Suad Abdoun //
A few months ago I wrote an article about the racist history of fatphobia, in which I briefly discussed my eating disorder and struggle with body image issues. I ended the article on a positive note, claiming I would do my best to destigmatize the way I think about beauty standards. I felt really good about myself after writing that article as I had thought I had finally made strides in loving myself and being content and confident in my skin.
But I have a confession to make: lately, I have been hating my body. It started as soon as the weather got warmer and more skin had to be shown. I found myself bundling up on hot days to hide my body. I started obsessively body-checking myself every time I passed a mirror. The way my body looks has been the only thought on my mind the last few weeks. It’s almost like I can feel every single molecule that makes up my existence and it’s the most uncomfortable feeling in the world. I just want to be so light, small, and perfect that I just disappear into nothingness. It’s not just my body either﹘My face has unfortunately undergone the same scrutiny and relentless self-bullying. My eyes are too close together, my hair doesn’t look right, and my face is an odd shape. Sometimes, I wish I could just take scissors and cut all my imperfections to the right shape, the desirable shape.
The worst part about body image issues is they seep into every part of your life. I saw an unflattering picture of myself and it ruined my day. I caught sight of my reflection in a shitty campus bathroom mirror and almost cried. I was secretly proud of myself for forgetting to eat because I have been so busy. I don’t like to talk about these things – it’s embarrassing to admit I have such messiness inside of me. It almost makes me feel pathetic. But I realize I have to talk about it because I cannot spread a message of self-love and body acceptance if I do not acknowledge the truly, deeply ingrained truth of patriarchal standards. These feelings have come alongside a heaping portion of guilt. Guilt about spreading a message of self-love, all while being an absolute hypocrite by hating myself internally. Then I realized many women probably feel the same way I do because even if we tell ourselves we are free from and outside of society’s harsh boxes, it still finds a way to seep into our consciousness.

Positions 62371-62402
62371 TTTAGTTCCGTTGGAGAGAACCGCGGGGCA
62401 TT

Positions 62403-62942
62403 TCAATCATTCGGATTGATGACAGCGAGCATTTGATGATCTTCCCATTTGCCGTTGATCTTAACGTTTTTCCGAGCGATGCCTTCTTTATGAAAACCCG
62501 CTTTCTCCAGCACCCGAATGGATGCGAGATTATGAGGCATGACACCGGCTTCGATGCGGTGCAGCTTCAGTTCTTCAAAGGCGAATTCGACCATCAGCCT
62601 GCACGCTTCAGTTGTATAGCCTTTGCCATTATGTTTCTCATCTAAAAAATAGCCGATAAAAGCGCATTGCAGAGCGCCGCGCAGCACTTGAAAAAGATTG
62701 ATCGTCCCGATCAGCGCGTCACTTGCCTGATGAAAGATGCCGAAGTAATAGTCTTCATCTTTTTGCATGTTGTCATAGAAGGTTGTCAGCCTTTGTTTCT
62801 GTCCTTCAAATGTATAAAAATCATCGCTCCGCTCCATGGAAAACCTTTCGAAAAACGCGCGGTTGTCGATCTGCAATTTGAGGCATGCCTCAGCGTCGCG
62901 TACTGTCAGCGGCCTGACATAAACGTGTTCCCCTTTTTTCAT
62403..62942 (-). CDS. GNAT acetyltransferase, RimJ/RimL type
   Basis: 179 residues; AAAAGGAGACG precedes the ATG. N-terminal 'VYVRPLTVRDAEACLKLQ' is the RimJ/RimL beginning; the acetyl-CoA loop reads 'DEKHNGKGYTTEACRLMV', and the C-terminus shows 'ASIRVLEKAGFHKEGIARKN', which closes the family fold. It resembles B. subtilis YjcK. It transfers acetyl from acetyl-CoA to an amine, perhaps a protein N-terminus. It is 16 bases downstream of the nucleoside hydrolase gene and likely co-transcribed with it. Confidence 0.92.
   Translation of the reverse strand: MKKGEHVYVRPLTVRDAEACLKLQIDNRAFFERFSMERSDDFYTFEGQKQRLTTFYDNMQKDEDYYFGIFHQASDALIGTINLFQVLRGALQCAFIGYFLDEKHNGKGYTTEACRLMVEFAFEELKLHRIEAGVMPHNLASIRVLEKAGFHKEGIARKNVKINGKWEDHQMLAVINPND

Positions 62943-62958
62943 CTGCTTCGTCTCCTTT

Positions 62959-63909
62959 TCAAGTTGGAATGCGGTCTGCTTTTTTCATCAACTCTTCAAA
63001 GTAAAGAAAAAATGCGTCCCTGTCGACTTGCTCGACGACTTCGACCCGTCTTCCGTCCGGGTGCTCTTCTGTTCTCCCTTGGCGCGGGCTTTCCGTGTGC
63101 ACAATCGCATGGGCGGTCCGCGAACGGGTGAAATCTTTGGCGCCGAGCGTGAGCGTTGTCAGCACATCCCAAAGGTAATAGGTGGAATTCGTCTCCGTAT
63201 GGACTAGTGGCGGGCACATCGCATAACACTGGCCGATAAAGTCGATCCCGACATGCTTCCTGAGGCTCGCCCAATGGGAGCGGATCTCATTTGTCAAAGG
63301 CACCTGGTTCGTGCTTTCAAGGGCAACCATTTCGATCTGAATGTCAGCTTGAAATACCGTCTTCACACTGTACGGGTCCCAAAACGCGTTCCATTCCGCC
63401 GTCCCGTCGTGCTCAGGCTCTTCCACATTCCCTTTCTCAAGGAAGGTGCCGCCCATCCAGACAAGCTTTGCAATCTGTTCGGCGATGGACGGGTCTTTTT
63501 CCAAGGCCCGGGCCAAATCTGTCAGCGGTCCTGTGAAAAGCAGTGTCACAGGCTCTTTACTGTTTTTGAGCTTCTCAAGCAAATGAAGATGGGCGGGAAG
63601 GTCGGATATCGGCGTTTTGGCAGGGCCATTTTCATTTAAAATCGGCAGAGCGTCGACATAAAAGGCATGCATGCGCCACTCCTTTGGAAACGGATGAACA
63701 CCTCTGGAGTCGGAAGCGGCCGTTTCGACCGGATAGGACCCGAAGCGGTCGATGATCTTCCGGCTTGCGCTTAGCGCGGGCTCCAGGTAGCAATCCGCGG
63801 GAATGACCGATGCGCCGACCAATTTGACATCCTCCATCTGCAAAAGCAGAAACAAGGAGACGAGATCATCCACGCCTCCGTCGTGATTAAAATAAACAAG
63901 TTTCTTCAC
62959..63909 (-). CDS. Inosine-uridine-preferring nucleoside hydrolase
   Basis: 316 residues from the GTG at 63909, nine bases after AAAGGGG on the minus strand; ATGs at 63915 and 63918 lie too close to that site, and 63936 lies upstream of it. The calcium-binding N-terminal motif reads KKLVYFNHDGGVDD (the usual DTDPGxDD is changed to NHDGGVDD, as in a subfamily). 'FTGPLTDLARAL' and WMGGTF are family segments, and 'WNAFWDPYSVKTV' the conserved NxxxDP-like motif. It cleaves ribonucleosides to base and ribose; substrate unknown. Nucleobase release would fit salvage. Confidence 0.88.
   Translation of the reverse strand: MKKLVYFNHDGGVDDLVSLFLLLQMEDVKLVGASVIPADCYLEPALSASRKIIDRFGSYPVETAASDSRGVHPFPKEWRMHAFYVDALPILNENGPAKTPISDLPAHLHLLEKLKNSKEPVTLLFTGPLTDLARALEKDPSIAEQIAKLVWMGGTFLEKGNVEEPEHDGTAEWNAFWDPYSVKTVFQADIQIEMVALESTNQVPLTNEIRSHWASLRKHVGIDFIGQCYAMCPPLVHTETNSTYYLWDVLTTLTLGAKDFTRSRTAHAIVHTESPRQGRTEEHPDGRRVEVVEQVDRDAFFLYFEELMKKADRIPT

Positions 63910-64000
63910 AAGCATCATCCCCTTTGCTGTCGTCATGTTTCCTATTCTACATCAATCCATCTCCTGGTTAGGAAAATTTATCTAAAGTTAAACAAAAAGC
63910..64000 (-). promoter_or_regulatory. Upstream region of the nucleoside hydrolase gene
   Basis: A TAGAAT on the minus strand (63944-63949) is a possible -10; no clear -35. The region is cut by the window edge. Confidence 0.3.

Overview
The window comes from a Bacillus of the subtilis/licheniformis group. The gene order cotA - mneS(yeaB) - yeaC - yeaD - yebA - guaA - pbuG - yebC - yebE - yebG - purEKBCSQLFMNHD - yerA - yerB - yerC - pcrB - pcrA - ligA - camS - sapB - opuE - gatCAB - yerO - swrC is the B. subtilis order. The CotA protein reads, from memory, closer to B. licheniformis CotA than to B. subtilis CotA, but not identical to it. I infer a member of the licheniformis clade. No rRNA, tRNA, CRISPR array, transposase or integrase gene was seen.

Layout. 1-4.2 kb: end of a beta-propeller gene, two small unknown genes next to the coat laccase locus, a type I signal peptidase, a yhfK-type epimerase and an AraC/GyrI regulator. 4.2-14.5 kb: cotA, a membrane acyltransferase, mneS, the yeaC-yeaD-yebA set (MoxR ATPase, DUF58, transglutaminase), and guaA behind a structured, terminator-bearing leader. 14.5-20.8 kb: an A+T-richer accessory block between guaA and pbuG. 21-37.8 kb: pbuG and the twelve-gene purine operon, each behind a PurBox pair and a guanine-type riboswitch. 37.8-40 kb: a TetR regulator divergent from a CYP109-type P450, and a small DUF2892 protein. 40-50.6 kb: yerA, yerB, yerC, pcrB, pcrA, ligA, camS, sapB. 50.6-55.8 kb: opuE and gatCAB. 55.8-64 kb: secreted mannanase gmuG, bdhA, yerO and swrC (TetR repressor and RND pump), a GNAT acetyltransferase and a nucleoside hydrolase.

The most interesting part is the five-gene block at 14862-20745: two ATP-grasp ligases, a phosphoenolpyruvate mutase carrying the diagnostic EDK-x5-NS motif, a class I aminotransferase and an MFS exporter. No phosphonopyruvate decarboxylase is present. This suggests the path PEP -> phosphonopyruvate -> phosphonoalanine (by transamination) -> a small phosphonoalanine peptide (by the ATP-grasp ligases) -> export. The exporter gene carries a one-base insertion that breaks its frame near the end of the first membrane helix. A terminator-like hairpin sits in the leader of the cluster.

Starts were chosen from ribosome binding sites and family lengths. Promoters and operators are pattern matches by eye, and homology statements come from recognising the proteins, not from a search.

Self-esteem is a mental health issue and like other mental health issues, it cannot be fixed by simply deciding you are over it. It takes a lot of hard work and it’s not a straight path. You are not alone and it’s okay, we’re all in this together.
Lots of love,